The word “reverse,” which conjures images of retreat and defeat, might be the problem. Or maybe it’s “mortgage,” which is no one’s favorite financial product. There seems to be an impression that taking out a reverse mortgage is an act of desperation by people who have no choice but to crack open and spend their nest egg of housing wealth.

That’s unfortunate because a reverse mortgage can be a smart choice for a wide range of people aged 62 and older, including ones who are far from desperate. Many people who are well set for retirement have most of their wealth tied up in tax-advantaged savings plans such as 401(k)s. Extracting some money from the house they live in without having to sell it can be a good way to raise cash for big expenses—say, to help pay for at-home health care or their grandchildren’s education.

Finance of America Reverse Empowers Homeowners to Reinvent Their Retirement Roadmaps with Game-Changing New Mortgage

EquityAvail TM lowers monthly mortgage payments for ten years, at which time they are eliminated altogether; creates glidepath to retirement.

Innovative hybrid product, combines aspects of traditional and reverse mortgages to deliver a ‘new world of options’ for homeowners at or near retirement

For many Americans over the age of 60, the pathway to achieving financial security in retirement has become increasingly challenging. They are living longer and often have cashflow shortfalls and carry significant debt – including a traditional home mortgage. In fact, over the last three decades, the number of people over the age of 60 burdened by traditional mortgage debt has doubled to more than 40%i. With historically low interest rates, some homeowners will end up exploring a mortgage refinance in an effort to reduce monthly payments and potentially take “cash out” from their home equity. However, a traditional refi can spell trouble for borrowers over 60 who are charting their course to retirement.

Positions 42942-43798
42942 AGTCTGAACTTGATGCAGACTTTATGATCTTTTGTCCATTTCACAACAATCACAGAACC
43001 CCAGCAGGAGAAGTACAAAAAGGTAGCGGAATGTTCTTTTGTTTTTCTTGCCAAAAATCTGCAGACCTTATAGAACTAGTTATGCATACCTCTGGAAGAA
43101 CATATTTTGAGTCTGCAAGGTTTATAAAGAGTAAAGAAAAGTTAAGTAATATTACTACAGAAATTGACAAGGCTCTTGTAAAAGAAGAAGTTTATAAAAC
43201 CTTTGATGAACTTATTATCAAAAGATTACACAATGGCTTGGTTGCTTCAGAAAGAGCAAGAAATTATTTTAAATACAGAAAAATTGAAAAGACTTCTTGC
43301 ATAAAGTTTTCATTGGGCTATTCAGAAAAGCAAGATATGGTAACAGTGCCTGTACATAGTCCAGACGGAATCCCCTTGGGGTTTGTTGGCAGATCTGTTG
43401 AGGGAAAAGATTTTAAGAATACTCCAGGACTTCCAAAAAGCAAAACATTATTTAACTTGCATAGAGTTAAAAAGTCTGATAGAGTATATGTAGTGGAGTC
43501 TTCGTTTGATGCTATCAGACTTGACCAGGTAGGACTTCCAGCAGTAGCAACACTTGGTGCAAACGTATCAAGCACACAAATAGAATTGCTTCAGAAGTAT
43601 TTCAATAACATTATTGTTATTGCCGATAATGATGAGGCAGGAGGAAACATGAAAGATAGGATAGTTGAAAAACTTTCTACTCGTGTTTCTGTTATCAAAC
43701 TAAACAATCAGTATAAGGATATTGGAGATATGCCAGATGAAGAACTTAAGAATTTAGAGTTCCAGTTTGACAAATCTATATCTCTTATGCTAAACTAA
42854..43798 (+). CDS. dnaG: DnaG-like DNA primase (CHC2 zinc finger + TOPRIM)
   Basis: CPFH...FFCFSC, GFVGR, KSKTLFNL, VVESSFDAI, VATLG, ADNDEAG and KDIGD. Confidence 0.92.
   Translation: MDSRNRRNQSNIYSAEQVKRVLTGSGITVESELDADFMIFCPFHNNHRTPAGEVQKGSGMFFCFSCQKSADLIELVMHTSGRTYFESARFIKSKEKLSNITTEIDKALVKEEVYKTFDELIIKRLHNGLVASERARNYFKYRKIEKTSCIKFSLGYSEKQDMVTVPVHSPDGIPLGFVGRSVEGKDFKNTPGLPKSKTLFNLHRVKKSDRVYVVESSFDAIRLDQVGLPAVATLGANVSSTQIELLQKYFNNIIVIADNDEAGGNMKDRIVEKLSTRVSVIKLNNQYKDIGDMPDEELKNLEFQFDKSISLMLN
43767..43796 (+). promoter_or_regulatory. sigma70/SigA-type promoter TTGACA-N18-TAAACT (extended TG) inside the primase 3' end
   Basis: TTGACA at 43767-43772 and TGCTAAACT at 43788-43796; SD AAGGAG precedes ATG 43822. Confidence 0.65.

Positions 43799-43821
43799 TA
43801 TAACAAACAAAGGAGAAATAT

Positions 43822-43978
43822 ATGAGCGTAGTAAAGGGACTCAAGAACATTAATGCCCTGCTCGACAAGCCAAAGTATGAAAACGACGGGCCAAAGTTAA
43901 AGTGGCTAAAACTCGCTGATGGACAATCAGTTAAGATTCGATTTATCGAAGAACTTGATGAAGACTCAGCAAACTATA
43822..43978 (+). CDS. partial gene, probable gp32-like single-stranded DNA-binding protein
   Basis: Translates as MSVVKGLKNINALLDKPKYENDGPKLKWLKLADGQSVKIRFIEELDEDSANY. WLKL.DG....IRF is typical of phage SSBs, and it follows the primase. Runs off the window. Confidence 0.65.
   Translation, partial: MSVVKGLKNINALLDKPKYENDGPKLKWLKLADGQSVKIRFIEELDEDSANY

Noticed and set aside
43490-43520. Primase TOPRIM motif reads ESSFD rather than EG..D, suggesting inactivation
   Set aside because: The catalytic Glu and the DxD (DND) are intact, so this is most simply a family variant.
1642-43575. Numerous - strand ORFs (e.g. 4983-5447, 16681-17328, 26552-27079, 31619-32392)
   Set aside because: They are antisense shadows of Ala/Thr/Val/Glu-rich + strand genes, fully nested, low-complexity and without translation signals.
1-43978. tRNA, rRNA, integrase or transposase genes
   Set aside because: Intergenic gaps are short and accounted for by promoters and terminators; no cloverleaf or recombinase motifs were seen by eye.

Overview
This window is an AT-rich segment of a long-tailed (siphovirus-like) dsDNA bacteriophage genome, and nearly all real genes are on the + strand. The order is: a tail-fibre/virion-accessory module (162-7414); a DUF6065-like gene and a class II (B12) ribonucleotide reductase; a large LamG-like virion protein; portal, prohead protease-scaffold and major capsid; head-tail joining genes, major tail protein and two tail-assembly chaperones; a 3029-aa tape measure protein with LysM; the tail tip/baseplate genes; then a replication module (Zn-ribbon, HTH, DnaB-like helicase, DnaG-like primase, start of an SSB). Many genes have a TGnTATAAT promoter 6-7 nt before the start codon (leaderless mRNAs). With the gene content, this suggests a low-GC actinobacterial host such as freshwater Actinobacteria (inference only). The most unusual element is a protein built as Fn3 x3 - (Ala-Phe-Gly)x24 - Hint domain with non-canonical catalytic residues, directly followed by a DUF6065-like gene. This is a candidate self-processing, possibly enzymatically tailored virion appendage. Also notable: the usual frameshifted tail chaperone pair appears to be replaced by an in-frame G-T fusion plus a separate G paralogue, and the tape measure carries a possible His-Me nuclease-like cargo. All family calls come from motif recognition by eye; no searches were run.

• When one or more borrowers have reduced income due to retirement, they may not qualify under traditional loan guidelines due to high debt-to-income ratios.
  • Those who do qualify can end up tethered to 30 more years of mortgage payments. If ability to make these mortgage payments is dependent upon continued full-time employment, this is not sustainable for borrowers hoping to retire.
  • Even if the borrowers can qualify for a refinance today, and plan to work for the foreseeable future, an unexpected income loss—through disability, death of a partner or unrelated economic upheaval, like that encountered in 2020 with COVID-19—could leave the borrowers with no feasible option but to sell their home.

The upcoming launch of EquityAvail by leading retirement solutions innovator Finance of America Reverse LLC (“FAR”) is opening up a significant new set of options for homeowners. This product is the first-of-its-kind and will provide a needed option for a large segment of the population looking to improve cashflow and remain in their home for as long as they wish.

Are HECM Reverse Mortgages Best Viewed As A Stand-Alone? Or As Part Of An Integrated Retirement Plan?

Jack Guttentag in Forbes

The practice, almost without exception, is to deliver HECMs as a stand-alone. HECM reverse mortgage lenders are barred by HUD rule from delivering HECMs in conjunction with any other financial instrument. And every annuity provider we have queried has an internal rule that prohibits annuity sales when the funds used for the purchase have been obtained from a reverse mortgage.

The rationales for these restrictions are flimsy, and their cost to the retirees who are affected by them is enormous.

Check out the article here.